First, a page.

Save the USPS, Defend Democracy

The USPS is under assault at the very moment we need a functioning postal service to hold a free and fair election. We can defend electoral democracy by defending the post office.

So many basic democratic rights, including voting, were won through fierce working-class struggle. (Dia Dipasupil / Getty Images)

The United States Postal Service (USPS) is all the rage. A combination of the pandemic, the heightened importance of mail-in voting, and massive delivery delays has pushed the post office into the news in a way not seen since the nationwide postal strike in 1970. Even teenagers are brandishing the USPS as a weapon in the culture wars, with memes championing postal workers as the “real boys in blue.”

Socialists and progressives are correct to use this moment to highlight the value of the postal service beyond the 2020 presidential election. The Trump administration’s recent attacks are part of a broader effort to privatize a beloved universal service and destroy over six hundred thousand living wage union jobs in the process. Postal service employment has been especially crucial in helping black workers, women workers, and veterans achieve some economic stability and dignity.

Still, we shouldn’t overlook the urgency of safeguarding the election and our democratic rights. Electoral democracy, especially in the United States, is severely limited in delivering substantive change. But we should never forget that so many basic democratic rights, including voting, were won through fierce working-class struggle. There is no contradiction in protecting these rights as we try to deepen and expand democracy into all areas of life.

And on a practical level, electoral politics will play an important role in socialist strategy in the coming years. Electing working-class fighters like Cori Bush, Jamaal Bowman, and the five New York City Democratic Socialists of America state legislature candidates — just to name a few — helps keep working-class issues on the political agenda and build organizational capacity. Especially in districts outside of urban enclaves, winning these campaigns will require mobilizing large swaths of disaffected voters and inspiring them to believe that fundamental change is possible. This will be impossible if people are denied basic voting rights or given cause for cynicism about whether their vote really counts.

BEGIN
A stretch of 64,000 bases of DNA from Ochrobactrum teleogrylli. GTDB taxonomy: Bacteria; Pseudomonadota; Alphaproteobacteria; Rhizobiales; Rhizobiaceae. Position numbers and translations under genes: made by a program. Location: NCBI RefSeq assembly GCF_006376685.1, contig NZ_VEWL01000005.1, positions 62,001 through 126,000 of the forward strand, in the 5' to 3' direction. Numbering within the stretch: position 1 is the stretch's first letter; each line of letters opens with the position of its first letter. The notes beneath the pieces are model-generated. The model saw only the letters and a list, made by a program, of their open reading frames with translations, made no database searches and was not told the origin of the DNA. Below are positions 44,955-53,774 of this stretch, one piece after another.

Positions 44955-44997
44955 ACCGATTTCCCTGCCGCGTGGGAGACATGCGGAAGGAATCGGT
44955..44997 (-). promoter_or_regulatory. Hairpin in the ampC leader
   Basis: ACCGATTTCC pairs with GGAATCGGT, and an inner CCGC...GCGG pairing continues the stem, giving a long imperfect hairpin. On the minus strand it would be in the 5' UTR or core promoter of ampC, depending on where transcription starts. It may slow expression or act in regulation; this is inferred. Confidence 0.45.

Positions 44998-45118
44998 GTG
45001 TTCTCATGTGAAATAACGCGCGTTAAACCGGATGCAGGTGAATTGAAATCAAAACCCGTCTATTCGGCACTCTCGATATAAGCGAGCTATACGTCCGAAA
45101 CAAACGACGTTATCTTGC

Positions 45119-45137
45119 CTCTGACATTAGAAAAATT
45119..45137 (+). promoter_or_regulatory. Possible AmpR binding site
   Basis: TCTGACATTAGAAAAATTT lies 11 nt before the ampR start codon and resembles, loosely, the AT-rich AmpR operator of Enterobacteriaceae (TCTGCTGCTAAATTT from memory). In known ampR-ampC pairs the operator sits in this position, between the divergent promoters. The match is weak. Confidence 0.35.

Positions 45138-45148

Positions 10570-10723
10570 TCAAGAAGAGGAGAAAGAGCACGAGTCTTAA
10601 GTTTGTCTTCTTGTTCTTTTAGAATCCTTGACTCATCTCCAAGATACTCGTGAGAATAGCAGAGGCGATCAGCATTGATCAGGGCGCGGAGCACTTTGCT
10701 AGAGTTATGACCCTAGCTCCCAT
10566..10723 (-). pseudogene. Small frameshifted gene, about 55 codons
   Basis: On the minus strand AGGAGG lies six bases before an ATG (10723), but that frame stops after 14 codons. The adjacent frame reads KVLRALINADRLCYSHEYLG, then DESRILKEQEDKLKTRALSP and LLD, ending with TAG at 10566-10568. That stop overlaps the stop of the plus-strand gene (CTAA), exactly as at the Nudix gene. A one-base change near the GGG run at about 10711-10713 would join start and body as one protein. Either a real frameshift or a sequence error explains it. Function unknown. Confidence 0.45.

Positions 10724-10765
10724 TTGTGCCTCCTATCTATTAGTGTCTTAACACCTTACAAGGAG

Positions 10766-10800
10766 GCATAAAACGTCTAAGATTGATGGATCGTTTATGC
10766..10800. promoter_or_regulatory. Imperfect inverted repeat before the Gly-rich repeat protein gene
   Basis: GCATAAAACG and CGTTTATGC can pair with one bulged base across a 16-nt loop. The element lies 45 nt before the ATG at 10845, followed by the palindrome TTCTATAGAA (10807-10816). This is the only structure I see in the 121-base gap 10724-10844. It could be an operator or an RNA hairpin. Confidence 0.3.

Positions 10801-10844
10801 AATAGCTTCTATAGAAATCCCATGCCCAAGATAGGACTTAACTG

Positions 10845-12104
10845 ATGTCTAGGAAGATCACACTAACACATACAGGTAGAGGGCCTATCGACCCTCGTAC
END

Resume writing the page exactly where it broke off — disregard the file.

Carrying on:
Joe Biden is a weak and uninspiring candidate. The long list of his crimes and follies has been well-documented. However, there are still clear stakes in this election. We don’t need to echo the Democratic National Committee’s vague talking points about lack of decency to convey the dangers of four more years of Donald Trump.

In Trump’s first term we saw vicious attacks on federal workers, the gutting of the National Labor Relations Board, tax cuts for the rich, and the further weakening of the Occupational Safety and Health Administration (OSHA). Campaign promises such as a massive infrastructure project, minimum wage hike, and an overhaul of the health care system have gone unfulfilled. While Trump doesn’t articulate a future vision very cogently, he’s made clear that the USPS and Social Security are in his sights. Booting Trump from office will require a legitimate election and a functioning postal system.

During a global pandemic, people should obviously be able to vote by mail. Failure to ensure everyone has this option is nothing less than voter suppression and an assault on public health. Despite consistent claims that mail-in voting will lead to widescale election fraud, the Trump campaign could not produce any convincing evidence when asked to do so by a federal judge.

On the other hand, there is evidence that Postmaster General Louis DeJoy’s recent policy changes have caused huge mail delays across the country. While the removal of sorting machines and mail collection boxes has received lots of (justified) attention, work rule changes have had an even bigger impact on delays. DeJoy drastically cut overtime and post office hours. In an unprecedented move, he has also required all letter carriers to leave for their routes on time even if mail sorting isn’t complete.

DeJoy is selling these changes as a way to bring down costs and improve efficiency. But they should be seen as another iteration of a familiar right-wing strategy: degrade the quality of a service, turn the public against it, and then privatize. Despite promises from DeJoy that he would delay these changes until after the election, postal workers on the ground say the mail delays continue. It’s not clear whether DeJoy will follow through on his vow, let alone reverse the measures he’s already put in place.

More encouragingly, there’s been mass resistance to DeJoy’s changes. Hundreds of rallies have been held in support of the USPS, and in some areas postal workers are refusing to let mail delays happen.

We have an opportunity to leverage these budding coalitions to mount larger fights to expand the postal service in the years to come. But for now, we can’t let a corporate oligarch steal this election. Save the post office, save living wage jobs, and save our democracy.